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What Makes Cross-Genre Fiction Work?

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The Alchemist - Novel Conclusions - writing blog

The Alchemist by Paulo Coelho, via Google Images

We’ve all read a little cross-genre fiction, whether we called it that or not.  Cross-genre fiction, if you haven’t heard that term before, is fiction that mixes two different genres, or types, of writing, such as historical fiction and fantasy, or romance and supernatural fiction, or aliens and cowboys — well, you get the idea.

Lots of cross-genre fiction is pretty horrifically bad (if you’ve ever read online fanfiction or perhaps visited webook.com or Authonomy, you’ve certainly come across some of this; if not, count yourself lucky).  It’s also a lot harder to market, so it can be much harder to publish.  Consequently, less of it gets published by the big publishers, and less of it enters the public imagination than other genres.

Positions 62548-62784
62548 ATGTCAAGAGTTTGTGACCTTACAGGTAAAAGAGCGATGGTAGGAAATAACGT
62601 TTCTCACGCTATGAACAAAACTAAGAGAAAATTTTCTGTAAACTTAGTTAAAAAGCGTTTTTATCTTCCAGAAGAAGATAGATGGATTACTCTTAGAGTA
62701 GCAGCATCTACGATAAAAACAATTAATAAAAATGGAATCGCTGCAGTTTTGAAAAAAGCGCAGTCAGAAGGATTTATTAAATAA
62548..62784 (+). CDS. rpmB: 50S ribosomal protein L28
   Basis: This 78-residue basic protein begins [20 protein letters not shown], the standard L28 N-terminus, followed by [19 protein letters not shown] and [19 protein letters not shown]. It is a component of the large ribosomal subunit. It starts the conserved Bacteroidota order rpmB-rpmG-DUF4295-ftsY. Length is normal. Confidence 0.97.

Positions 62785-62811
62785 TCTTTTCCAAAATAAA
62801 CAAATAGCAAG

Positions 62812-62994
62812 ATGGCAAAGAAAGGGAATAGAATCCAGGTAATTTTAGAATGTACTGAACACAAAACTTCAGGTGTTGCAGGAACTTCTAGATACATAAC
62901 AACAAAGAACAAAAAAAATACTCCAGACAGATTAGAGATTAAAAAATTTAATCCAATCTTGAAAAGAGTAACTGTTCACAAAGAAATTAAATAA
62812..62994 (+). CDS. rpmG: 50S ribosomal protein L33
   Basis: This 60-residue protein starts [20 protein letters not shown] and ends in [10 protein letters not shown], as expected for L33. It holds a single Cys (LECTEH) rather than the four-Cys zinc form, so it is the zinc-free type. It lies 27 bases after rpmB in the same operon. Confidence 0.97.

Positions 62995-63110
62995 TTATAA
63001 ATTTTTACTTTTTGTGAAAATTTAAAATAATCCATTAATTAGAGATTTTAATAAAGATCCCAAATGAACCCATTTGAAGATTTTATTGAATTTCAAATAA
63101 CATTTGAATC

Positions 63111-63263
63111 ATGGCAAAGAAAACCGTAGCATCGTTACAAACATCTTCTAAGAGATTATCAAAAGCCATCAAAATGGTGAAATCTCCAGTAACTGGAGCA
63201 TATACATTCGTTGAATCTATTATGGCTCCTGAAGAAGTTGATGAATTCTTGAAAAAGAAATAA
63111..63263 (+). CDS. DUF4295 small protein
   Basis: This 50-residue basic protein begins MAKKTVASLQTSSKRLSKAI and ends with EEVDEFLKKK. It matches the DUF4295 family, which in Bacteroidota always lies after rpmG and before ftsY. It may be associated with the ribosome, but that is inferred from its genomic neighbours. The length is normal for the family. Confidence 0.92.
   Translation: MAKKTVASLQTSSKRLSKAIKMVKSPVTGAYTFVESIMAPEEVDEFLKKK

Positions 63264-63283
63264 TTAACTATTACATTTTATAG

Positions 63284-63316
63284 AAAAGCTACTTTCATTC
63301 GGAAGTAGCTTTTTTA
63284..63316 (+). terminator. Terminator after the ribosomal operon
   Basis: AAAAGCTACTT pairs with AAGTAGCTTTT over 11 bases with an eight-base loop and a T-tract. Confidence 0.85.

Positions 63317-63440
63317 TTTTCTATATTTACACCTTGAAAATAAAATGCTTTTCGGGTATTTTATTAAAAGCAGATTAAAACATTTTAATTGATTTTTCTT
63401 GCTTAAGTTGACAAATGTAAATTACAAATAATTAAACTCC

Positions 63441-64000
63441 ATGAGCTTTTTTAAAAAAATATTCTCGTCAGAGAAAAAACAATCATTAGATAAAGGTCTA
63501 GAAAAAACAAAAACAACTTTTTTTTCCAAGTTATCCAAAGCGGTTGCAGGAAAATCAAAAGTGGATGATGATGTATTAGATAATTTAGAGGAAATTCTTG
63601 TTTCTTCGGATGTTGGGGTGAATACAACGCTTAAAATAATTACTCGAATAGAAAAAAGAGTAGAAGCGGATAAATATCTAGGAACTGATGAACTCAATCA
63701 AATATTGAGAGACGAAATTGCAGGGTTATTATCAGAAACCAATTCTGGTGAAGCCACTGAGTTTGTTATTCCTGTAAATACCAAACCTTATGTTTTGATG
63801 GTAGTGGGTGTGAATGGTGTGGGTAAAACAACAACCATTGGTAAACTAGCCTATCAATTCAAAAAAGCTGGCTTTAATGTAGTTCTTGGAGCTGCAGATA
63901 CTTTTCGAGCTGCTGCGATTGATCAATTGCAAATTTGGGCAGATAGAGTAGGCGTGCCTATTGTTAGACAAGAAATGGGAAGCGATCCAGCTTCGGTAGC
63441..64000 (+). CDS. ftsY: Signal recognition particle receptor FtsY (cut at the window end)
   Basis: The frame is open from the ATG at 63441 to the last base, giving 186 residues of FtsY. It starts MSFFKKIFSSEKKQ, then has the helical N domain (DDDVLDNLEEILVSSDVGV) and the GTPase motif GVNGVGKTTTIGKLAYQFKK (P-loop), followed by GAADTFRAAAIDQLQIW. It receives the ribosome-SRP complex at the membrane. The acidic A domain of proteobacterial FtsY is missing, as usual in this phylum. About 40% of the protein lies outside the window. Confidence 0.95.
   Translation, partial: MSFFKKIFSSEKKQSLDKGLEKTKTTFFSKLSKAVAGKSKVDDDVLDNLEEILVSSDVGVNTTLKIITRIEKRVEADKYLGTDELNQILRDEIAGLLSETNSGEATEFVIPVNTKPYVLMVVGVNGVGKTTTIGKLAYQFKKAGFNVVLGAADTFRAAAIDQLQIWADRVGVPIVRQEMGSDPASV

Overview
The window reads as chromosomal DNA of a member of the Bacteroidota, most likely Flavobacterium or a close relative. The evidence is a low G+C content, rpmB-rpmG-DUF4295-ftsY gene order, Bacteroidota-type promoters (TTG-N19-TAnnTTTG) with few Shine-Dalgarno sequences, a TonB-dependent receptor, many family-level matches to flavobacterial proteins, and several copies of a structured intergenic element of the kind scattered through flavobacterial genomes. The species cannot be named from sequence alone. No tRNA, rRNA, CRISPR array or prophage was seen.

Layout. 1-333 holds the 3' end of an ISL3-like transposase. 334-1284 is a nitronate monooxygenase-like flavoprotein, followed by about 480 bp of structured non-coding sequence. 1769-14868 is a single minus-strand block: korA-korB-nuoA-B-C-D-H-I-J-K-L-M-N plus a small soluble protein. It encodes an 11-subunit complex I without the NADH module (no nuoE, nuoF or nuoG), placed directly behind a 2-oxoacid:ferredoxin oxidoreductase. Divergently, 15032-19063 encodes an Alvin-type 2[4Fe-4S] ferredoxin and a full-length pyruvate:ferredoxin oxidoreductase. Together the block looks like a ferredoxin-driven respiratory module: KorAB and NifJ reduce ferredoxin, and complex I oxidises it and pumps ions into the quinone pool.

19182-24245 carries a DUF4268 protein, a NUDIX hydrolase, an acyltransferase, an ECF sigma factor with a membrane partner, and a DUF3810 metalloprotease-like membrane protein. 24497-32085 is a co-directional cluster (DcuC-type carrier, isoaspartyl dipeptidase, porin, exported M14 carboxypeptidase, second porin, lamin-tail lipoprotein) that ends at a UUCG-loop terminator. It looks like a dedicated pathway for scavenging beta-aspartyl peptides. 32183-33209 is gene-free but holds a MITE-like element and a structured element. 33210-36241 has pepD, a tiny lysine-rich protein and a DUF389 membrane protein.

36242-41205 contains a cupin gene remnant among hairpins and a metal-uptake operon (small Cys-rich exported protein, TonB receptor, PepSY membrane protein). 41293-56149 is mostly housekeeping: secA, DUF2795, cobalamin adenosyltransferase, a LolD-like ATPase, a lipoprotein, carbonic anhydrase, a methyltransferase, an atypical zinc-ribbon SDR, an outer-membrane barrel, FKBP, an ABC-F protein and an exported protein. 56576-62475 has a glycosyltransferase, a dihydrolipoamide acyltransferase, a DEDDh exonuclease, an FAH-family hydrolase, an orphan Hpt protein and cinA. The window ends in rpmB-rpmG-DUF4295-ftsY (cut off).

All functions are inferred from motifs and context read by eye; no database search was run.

However, cross-genre fiction has the potential to accomplish some phenomenal things by approaching the same archetypal stories in a new way.  And I would posit that, when cross-genre fiction succeeds, it does so for 2 reasons:

  1. We care about the characters.
  2. The story is tightly plotted.

Although these two things are important in all types of fiction, they are ever so much more important in cross-genre fiction because readers judge it much more closely than plain old contemporary fiction.

A beautiful example of cross-genre fiction is Paulo Coelho’s allegorical The Alchemist (<– affiliate link that helps keep this blog awesome).  Whether you like his writing or not, you have to admit that Coelho writes in a way that is gorgeous and simple at the same time — not an easy task.  This book reads like historical fiction with brief supernatural elements, and it manages to still be clean and smooth.